On March 4, 2013, we published a blog entitled SEC Requests Comments and Information to Assess Standards of Conduct and Other Obligations of Broker-Dealers and Investment Advisors, that detailed the SEC’s request for comments on the possible uniform fiduciary duty and harmonized regulation for broker-dealers and investment advisors. In the wake of this, many advisor advocates are worried about the path the SEC is taking.
Duane Thompson, senior policy analyst at Fi360 stated “it looks as if the SEC is holding open the option of moving forward on rules harmonization in lieu of a fiduciary standard…if that happens, it would be a disaster for investors and investment advisors in terms of additional compliance costs.”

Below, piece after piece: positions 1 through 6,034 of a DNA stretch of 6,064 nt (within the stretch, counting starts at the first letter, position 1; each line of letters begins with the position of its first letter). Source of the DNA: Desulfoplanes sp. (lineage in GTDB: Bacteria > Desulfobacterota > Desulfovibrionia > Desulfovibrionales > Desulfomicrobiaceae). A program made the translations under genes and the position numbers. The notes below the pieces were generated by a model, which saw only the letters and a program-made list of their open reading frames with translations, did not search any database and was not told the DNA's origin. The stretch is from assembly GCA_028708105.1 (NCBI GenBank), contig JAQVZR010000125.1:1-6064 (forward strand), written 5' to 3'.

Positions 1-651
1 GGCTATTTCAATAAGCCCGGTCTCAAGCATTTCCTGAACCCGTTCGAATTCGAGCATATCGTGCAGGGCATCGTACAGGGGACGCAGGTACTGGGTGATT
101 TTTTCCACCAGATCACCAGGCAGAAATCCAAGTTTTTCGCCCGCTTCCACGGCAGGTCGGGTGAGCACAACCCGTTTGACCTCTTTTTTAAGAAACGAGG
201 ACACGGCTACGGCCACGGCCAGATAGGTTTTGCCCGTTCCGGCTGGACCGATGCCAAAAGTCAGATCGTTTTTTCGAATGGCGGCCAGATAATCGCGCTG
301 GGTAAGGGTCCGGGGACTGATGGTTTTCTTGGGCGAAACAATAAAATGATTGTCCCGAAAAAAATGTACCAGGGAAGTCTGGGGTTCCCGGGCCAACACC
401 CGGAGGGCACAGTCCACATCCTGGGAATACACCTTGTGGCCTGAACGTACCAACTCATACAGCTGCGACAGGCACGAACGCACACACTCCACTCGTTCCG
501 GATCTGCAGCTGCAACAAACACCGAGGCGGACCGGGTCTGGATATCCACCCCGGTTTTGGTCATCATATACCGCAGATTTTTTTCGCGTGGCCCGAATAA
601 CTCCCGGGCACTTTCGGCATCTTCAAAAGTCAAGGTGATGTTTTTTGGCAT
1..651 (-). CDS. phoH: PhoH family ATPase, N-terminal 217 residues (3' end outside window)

Mr. Thompson believes that if advisors are forced to have a “rules-based regime” like broker-dealers that the cost of doing business with skyrocket, since many advisors are small businesses and have low overhead. If the cost of doing business goes up it may force many investors out of the business or limit them from setting up their own firm.
Advisors advocates believe that there is more flexibility in the fiduciary standard that advisors operate under, i.e. acting in their client’s best interest. They do not want this to disappear.